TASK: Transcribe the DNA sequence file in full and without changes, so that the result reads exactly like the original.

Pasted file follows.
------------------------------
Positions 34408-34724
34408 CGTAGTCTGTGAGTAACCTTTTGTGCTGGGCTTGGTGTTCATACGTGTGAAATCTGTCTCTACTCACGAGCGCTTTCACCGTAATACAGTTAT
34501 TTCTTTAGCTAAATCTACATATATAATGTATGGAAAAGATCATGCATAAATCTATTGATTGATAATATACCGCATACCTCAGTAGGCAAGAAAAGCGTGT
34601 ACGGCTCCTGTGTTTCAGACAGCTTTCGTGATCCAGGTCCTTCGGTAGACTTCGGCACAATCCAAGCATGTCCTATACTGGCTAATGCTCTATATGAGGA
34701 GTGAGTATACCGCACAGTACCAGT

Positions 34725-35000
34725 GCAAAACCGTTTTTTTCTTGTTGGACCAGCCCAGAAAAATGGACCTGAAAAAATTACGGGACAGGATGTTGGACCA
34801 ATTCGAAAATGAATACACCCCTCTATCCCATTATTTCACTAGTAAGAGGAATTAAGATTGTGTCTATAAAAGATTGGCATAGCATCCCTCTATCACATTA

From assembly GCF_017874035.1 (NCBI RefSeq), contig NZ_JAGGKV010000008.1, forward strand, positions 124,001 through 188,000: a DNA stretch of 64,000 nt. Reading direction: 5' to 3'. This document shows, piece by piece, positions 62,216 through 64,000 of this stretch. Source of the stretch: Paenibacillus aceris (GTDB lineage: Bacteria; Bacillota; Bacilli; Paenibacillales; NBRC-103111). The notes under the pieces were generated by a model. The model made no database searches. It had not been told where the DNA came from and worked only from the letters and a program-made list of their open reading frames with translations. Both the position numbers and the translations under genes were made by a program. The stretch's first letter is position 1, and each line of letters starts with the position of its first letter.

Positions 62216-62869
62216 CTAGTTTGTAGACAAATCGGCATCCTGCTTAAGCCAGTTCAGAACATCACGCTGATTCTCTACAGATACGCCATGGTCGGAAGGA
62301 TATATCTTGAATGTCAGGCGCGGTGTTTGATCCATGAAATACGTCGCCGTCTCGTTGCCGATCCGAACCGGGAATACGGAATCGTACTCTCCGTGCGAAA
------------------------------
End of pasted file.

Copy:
Positions 34408-34724
34408 CGTAGTCTGTGAGTAACCTTTTGTGCTGGGCTTGGTGTTCATACGTGTGAAATCTGTCTCTACTCACGAGCGCTTTCACCGTAATACAGTTAT
34501 TTCTTTAGCTAAATCTACATATATAATGTATGGAAAAGATCATGCATAAATCTATTGATTGATAATATACCGCATACCTCAGTAGGCAAGAAAAGCGTGT
34601 ACGGCTCCTGTGTTTCAGACAGCTTTCGTGATCCAGGTCCTTCGGTAGACTTCGGCACAATCCAAGCATGTCCTATACTGGCTAATGCTCTATATGAGGA
34701 GTGAGTATACCGCACAGTACCAGT

Positions 34725-35000
34725 GCAAAACCGTTTTTTTCTTGTTGGACCAGCCCAGAAAAATGGACCTGAAAAAATTACGGGACAGGATGTTGGACCA
34801 ATTCGAAAATGAATACACCCCTCTATCCCATTATTTCACTAGTAAGAGGAATTAAGATTGTGTCTATAAAAGATTGGCATAGCATCCCTCTATCACATTA

From assembly GCF_017874035.1 (NCBI RefSeq), contig NZ_JAGGKV010000008.1, forward strand, positions 124,001 through 188,000: a DNA stretch of 64,000 nt. Reading direction: 5' to 3'. This document shows, piece by piece, positions 62,216 through 64,000 of this stretch. Source of the stretch: Paenibacillus aceris (GTDB lineage: Bacteria; Bacillota; Bacilli; Paenibacillales; NBRC-103111). The notes under the pieces were generated by a model. The model made no database searches. It had not been told where the DNA came from and worked only from the letters and a program-made list of their open reading frames with translations. Both the position numbers and the translations under genes were made by a program. The stretch's first letter is position 1, and each line of letters starts with the position of its first letter.

Positions 62216-62869
62216 CTAGTTTGTAGACAAATCGGCATCCTGCTTAAGCCAGTTCAGAACATCACGCTGATTCTCTACAGATACGCCATGGTCGGAAGGA
62301 TATATCTTGAATGTCAGGCGCGGTGTTTGATCCATGAAATACGTCGCCGTCTCGTTGCCGATCCGAACCGGGAATACGGAATCGTACTCTCCGTGCGAAA